So we start off with the way women players treat other women players and the overall opinion I did receive begs me to ask the questions: Why do women choose to be so catty or vindictive when it comes to their interactions with other women players? Do women feel the need to resort to these sorts of tactics to gain an advantage over their opponents to bridge the difference in talent levels? Why is it when a player emerges from the group that happens to have a little more talent, or actually puts some efforts into improvement, this person is ostracized from being accepted by the core of female players in the area? Are we that shallow that we have to dislike someone because they win more matches than we do? A good friend of mine commented on it: “Most women do not understand the meaning of competition. They think it’s supposed to be all rainbows and sunshine; all while they are sticking a knife in your back with a smile on their little, vindictive faces.”  I spoke to one lady, and the first sentence of her response was “I wish I could go back some years and never, have ever, played darts or become involved with the local dart community.” The details she shared have changed her life forever and to the point where she has completely washed her hands of it all and is moving in another direction in life. I remember playing for many years in Southern California, but I was not a full time player and only showed up to certain events. I had my reasons for showing up to the specific ladies only tournaments: because all the women didn’t like me. I didn’t care so much what they thought about me. But I made damn sure I showed up to every single one of their events so that they had to be nice to me and let me take the winning trophy home when I won their events.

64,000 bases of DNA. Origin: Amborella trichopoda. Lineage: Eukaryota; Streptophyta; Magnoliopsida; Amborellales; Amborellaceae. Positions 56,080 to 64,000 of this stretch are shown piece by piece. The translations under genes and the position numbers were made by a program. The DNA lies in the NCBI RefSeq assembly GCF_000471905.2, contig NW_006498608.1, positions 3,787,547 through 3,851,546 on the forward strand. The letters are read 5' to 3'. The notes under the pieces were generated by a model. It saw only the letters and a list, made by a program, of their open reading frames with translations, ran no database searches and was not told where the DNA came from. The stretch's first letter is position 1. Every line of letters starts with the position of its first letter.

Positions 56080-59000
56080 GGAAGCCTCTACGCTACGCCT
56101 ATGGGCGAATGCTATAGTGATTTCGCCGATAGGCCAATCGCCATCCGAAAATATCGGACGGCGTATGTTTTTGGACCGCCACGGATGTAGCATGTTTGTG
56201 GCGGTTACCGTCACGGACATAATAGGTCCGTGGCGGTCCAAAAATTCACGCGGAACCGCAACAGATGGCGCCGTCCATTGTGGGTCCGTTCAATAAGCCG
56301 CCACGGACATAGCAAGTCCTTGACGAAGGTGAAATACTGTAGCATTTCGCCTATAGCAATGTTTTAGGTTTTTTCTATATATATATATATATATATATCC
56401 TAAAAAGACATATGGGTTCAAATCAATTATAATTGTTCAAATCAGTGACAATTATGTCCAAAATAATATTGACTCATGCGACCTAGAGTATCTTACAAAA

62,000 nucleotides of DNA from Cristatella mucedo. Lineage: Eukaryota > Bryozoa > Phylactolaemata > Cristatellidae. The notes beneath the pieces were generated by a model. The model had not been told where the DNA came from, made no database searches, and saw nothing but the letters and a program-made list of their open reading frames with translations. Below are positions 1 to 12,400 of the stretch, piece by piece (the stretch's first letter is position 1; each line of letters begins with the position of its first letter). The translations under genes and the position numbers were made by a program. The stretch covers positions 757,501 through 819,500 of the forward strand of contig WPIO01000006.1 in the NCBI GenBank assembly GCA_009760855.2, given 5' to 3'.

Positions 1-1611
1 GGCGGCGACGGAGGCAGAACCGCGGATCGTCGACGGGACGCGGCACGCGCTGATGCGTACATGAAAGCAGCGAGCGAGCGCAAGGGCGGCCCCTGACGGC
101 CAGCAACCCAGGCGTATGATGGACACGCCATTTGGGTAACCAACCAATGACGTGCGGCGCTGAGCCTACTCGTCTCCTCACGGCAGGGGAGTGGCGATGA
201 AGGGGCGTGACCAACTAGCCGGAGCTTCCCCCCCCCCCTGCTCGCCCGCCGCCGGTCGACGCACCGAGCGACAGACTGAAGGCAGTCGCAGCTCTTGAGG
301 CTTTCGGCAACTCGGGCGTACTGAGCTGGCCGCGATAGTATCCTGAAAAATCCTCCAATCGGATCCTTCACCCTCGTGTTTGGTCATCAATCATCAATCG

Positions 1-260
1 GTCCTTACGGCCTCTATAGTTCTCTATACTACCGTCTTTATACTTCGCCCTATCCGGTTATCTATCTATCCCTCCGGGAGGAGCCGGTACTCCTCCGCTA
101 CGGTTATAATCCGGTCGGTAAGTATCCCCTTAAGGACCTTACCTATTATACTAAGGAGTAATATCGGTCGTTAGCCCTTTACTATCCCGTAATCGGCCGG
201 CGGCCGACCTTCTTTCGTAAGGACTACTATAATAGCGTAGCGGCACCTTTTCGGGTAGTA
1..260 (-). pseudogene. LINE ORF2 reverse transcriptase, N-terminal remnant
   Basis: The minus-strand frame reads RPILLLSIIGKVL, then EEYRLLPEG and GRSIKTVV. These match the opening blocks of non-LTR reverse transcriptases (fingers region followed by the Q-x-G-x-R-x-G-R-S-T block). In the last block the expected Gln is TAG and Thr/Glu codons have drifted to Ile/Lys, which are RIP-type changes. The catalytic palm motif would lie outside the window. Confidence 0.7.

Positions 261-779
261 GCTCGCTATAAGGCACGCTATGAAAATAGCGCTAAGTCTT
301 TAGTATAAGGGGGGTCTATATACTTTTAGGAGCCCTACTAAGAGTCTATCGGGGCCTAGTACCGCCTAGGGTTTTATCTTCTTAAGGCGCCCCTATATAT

“The best way to slow down your competition is to keep them watching you.”